Webcore groovy

Webcore groovy

SmartThings is the brain of your smart home. It connects wirelessly with a wide range of smart devices and makes them work together. SmartThings allows you to monitor, control, and automate a wide range of connected devices in your home. Will eventually support local execution. At the presentation, they forked WebCoRE to use it as a demonstration. More reading to do to see where, exactly, this is all going.

No dates. Not sure where the FUD related to limiting V2 functionality is coming from. I didn't even consider that kind of big company shenanigans.

Hopefully so, they haven't seemed like they're playing the same corporate BS games that Samsung and the other big hitters play.

V2 Hub Users are People Too! I'm super excited about this. Been meaning to get into WebCore, but Adding programming capability directly to ST would be awesome. Well without an easy way to migrate all of my devices and automations from a V2 to a V3 hub, it doubt that I'll be tempted to upgrade my hub anytime soon no matter what they offer. Hopefully they offer a way to migrate to a newer hub, or at least make these changes backwards compatible with older hubs.

So one can't just buy a new v3 hub, tell Smartthings that it's new hardware from v2 and migrate right on over? It's always been this way. Back when V2 came out, there was talk about a migration tool "coming soon," but it never materialized. Correct, but that's not a Smartthings issue It's a Z wave and zigbee issue. Devices have to be unpaired from a hub before they can be repaired with a new hub.

What Samsung needs to do is allow us to create some configuration file that saves device Id's, device names along with scenes and routines.

webcore groovy

Then import that to the new hub. Then when a device is added to the new hub it automatically renames it and incorporates it into the correct automations.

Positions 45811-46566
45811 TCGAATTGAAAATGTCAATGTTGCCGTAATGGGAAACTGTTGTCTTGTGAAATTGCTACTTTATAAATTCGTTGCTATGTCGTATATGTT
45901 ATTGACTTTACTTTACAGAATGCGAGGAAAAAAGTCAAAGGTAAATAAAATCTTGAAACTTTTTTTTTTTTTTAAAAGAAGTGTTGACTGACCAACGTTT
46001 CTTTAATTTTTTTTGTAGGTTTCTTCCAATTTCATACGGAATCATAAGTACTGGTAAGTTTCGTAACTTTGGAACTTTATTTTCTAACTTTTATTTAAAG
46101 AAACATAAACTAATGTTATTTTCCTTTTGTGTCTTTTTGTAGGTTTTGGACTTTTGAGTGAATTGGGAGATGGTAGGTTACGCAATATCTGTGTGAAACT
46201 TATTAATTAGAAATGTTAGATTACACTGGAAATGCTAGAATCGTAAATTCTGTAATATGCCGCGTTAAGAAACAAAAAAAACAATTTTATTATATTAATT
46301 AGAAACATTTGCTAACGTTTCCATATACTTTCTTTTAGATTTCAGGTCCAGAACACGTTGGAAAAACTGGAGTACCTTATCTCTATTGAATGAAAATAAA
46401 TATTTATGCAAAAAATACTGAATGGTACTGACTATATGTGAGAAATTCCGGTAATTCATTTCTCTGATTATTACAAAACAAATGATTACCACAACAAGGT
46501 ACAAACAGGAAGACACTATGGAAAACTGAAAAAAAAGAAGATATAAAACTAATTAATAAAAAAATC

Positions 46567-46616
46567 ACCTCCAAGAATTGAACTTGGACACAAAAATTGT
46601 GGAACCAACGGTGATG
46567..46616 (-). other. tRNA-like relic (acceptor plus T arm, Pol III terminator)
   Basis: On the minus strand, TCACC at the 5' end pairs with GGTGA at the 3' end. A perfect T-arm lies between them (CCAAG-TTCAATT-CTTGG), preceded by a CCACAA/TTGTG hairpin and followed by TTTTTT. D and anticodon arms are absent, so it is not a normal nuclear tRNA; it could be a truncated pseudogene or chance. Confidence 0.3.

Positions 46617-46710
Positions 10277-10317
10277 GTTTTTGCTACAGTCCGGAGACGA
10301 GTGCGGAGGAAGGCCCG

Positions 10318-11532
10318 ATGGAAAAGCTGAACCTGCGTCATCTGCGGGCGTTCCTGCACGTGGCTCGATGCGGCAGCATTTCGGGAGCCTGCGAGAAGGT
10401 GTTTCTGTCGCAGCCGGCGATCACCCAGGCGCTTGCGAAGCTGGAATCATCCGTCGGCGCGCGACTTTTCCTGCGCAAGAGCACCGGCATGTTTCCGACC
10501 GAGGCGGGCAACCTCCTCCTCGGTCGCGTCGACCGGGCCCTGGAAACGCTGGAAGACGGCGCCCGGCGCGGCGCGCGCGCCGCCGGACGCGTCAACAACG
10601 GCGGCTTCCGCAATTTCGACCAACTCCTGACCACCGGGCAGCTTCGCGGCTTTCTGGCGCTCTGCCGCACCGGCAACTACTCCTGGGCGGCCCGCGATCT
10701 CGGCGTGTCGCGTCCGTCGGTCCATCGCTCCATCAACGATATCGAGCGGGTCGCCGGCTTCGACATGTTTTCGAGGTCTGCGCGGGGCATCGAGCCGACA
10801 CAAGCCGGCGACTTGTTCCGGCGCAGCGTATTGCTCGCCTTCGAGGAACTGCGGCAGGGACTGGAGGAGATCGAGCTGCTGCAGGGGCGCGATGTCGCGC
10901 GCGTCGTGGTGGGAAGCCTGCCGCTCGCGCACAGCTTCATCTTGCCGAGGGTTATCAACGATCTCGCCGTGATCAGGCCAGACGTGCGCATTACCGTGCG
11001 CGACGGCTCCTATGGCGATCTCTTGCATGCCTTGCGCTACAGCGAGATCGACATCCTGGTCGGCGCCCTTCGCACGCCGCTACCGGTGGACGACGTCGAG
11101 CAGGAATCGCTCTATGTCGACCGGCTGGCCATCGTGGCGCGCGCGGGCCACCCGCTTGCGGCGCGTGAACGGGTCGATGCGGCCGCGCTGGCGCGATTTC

Easier said than done I'm sure. Its honestly really easy and incredibly powerful! So as I'm reading more into this and learning more about what is being announced. It doesn't look like WebCoRE is actually getting integrated. That is correct. Local execution is on the horizon. Not just a wish, but an actual task we have to complete. The man himself. Hey, thank you so much for your work on this. WebCoRe has made my life measurably easier. This is huge.SmartThings uses the Groovy programming language.

This tutorial will familiarize you with Groovy and its use in SmartThings, but is not a complete reference for the language. If you already know Groovy, or prefer to learn as you go, you can skip this tutorial and refer to this page as a mini-reference of sorts. It is important, however, that you understand how Groovy is used in SmartThings. That is discussed in the Groovy With SmartThings tutorial.

To develop with SmartThings, you do not need to be an expert in Groovy. The SmartThings development environment was created to be easy-to-use, so that it does not require someone to be proficient in Groovy or any other language. That said, having a basic understanding of some of the core concepts of Groovy will help you be most productive in your development.